Short sale slows home-buying process
When Josh Smith of Marion began looking for a house in town to rent with his girlfriend, Samantha Jo Alvarez, he found that anything to his liking was renting for $450 per month or more. So instead of renting, he decided to look at buying his first house.
“I would rather pay to own than to rent,” he said.
He and Alvarez looked at several houses, but they kept coming back to the house at 118 Locust St. They liked its layout, location, and potential for improvement.
“I like how close it is to the park,” Smith said.
He was familiar with the house dating back to his childhood, when he would play football in a neighboring lot.
It was in their price range, but there was one problem. The lienholder was preparing to foreclose on the house. Instead, Smith negotiated a “short sale” with the lienholder. A short sale is when a house with a mortgage is sold for less than the amount owed.
Securing his own mortgage was a relatively easy process, Smith said, but arranging the short sale with the previous lienholder took about two months.
“They should just call it a long sale,” he joked.
While the short sale was being approved, Smith had time to look for the best rates on insurance.
Smith and Alvarez moved into the house May 7. It has two bedrooms, but a family room could be converted into a third bedroom without much work.
The home was built in 1920 but has had extensive updates. Smith plans to fence in the backyard and build a backyard deck sometime in the future.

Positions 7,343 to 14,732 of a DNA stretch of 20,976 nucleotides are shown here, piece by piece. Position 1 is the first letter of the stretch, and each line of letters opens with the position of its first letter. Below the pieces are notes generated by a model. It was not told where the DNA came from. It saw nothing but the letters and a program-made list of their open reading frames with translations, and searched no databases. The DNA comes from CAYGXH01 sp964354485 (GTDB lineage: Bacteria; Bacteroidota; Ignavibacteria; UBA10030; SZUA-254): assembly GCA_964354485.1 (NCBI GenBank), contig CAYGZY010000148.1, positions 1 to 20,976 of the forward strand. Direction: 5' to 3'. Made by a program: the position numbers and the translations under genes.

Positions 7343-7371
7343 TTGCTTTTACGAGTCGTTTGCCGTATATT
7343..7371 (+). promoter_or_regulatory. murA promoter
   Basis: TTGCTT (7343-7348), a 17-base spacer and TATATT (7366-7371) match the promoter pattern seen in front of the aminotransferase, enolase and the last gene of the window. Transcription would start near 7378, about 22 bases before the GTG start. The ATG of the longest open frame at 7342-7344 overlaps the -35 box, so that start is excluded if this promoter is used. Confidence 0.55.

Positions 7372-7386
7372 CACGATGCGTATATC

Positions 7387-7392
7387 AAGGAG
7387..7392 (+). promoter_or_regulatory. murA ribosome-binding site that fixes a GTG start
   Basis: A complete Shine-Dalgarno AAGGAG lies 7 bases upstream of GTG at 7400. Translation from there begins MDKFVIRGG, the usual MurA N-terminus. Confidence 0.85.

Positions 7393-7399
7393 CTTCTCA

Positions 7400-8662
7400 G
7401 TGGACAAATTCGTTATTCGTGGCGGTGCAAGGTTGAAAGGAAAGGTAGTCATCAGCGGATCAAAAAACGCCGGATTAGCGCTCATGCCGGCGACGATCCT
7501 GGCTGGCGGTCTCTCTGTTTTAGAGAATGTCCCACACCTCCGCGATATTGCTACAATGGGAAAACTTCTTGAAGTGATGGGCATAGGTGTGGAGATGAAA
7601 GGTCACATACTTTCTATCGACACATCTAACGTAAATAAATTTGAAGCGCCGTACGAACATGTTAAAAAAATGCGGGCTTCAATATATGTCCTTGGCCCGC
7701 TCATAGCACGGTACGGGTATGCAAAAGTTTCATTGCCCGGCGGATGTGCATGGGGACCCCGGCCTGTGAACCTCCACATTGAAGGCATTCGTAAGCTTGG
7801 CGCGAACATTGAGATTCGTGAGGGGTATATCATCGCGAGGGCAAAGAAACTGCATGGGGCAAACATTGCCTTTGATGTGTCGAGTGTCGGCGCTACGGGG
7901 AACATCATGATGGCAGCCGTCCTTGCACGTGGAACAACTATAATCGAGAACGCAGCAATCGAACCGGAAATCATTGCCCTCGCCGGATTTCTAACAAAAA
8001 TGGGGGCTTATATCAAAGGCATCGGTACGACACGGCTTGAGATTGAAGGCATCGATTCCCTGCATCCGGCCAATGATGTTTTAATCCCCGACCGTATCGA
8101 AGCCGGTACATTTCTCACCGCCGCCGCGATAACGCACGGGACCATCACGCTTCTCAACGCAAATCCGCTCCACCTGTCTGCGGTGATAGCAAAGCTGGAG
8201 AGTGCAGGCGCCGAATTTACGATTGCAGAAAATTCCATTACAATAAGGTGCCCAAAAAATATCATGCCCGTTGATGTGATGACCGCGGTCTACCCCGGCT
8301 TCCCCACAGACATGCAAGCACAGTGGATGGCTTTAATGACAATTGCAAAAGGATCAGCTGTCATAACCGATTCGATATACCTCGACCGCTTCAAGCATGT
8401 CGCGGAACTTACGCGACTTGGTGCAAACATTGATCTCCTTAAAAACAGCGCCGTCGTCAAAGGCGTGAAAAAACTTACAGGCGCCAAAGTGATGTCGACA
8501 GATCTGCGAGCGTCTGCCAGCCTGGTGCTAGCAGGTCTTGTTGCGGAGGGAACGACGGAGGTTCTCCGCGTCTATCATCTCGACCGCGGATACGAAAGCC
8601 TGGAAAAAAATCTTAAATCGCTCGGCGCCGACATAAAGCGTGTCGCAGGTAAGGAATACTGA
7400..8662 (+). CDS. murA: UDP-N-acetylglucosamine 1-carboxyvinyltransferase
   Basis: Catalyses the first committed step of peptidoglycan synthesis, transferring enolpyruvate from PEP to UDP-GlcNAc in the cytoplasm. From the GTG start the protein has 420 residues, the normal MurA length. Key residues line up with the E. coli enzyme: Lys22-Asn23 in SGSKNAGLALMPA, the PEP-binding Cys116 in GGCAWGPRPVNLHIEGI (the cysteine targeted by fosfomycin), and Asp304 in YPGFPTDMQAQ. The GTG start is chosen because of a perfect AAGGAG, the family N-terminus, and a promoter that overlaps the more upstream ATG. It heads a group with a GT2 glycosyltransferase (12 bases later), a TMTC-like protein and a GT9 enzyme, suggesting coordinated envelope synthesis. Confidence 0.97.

Advice for first-time homebuyers
Jessie Nikkel of Central National Bank said she would advise any first-time homebuyer to get prequalified for a loan before looking at houses. Knowing what is in their price range can save someone a lot of time and effort, she said.
“It doesn’t cost anything to do what I consider prequalification,” she said.
Even if someone doesn’t have something in mind when they get prequalified, something may come up, Nikkel said. Prequalification is generally valid for 120 days.
There are assistance programs for first-time buyers to reduce the required down payment.
“Five percent is a minimum for a conventional loan,” Nikkel said.
However, unless a buyer makes a 20 percent down payment, they will have to pay private mortgage insurance, which will increase the cost of the loan.
Nikkel said that most of the time, if a person can afford a down payment, mortgage payments will be less than rent.
Last modified June 19, 2013